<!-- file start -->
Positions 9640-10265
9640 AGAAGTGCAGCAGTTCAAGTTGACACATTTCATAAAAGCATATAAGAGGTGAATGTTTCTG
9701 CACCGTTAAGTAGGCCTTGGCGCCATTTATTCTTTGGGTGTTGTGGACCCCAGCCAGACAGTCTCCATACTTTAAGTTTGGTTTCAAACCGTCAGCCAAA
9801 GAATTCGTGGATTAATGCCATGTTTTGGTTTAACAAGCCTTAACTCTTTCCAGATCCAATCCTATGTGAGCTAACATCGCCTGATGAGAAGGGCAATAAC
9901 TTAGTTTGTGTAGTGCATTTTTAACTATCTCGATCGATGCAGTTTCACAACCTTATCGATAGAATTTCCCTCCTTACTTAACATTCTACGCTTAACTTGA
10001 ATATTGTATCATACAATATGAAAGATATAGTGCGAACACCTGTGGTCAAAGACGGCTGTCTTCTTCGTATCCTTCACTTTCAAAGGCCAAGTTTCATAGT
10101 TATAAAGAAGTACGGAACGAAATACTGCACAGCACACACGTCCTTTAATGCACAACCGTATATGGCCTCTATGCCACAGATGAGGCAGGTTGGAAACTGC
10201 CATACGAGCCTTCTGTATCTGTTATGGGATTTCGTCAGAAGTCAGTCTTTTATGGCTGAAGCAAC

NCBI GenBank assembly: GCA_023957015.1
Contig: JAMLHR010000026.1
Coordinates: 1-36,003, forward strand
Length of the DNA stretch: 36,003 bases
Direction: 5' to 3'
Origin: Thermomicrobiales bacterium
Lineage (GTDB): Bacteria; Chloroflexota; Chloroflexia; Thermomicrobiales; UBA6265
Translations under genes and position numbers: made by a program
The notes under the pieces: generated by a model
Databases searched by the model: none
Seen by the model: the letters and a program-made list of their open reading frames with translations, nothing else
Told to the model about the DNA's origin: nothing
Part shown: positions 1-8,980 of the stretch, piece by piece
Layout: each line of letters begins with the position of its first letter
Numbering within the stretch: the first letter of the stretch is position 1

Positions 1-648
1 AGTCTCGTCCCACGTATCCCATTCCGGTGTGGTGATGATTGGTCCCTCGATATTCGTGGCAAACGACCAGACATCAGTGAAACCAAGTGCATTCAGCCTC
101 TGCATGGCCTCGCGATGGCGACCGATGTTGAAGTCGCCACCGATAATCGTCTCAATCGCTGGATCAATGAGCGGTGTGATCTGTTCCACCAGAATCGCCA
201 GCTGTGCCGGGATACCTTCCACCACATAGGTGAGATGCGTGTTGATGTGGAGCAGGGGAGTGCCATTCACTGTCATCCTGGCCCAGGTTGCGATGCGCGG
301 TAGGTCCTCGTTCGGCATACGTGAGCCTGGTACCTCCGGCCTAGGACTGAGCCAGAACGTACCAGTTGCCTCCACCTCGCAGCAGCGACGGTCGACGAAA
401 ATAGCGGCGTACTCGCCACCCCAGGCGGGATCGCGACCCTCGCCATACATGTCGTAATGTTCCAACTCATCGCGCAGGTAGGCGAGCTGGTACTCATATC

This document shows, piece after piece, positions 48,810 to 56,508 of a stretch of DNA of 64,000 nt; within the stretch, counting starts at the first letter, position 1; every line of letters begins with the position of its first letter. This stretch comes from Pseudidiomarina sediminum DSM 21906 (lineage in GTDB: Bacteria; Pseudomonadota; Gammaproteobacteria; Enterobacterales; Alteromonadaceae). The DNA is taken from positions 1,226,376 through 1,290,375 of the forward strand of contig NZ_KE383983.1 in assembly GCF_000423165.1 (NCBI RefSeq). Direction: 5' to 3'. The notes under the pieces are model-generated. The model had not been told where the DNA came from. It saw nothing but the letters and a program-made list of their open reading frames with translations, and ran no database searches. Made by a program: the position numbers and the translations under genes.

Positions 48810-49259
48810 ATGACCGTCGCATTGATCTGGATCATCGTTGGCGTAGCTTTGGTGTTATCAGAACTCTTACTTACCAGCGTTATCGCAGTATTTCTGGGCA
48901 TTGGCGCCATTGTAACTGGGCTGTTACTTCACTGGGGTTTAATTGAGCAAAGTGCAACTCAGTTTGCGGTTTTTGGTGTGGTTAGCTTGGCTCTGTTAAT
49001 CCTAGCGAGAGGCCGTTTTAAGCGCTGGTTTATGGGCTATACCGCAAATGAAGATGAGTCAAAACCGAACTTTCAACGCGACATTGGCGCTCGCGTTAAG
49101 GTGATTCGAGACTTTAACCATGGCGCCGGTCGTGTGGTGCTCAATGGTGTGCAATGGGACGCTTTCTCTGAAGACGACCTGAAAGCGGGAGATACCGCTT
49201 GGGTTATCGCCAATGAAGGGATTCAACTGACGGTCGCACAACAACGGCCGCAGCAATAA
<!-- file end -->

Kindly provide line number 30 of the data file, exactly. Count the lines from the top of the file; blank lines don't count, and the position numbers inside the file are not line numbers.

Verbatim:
This document shows, piece after piece, positions 48,810 to 56,508 of a stretch of DNA of 64,000 nt; within the stretch, counting starts at the first letter, position 1; every line of letters begins with the position of its first letter. This stretch comes from Pseudidiomarina sediminum DSM 21906 (lineage in GTDB: Bacteria; Pseudomonadota; Gammaproteobacteria; Enterobacterales; Alteromonadaceae). The DNA is taken from positions 1,226,376 through 1,290,375 of the forward strand of contig NZ_KE383983.1 in assembly GCF_000423165.1 (NCBI RefSeq). Direction: 5' to 3'. The notes under the pieces are model-generated. The model had not been told where the DNA came from. It saw nothing but the letters and a program-made list of their open reading frames with translations, and ran no database searches. Made by a program: the position numbers and the translations under genes.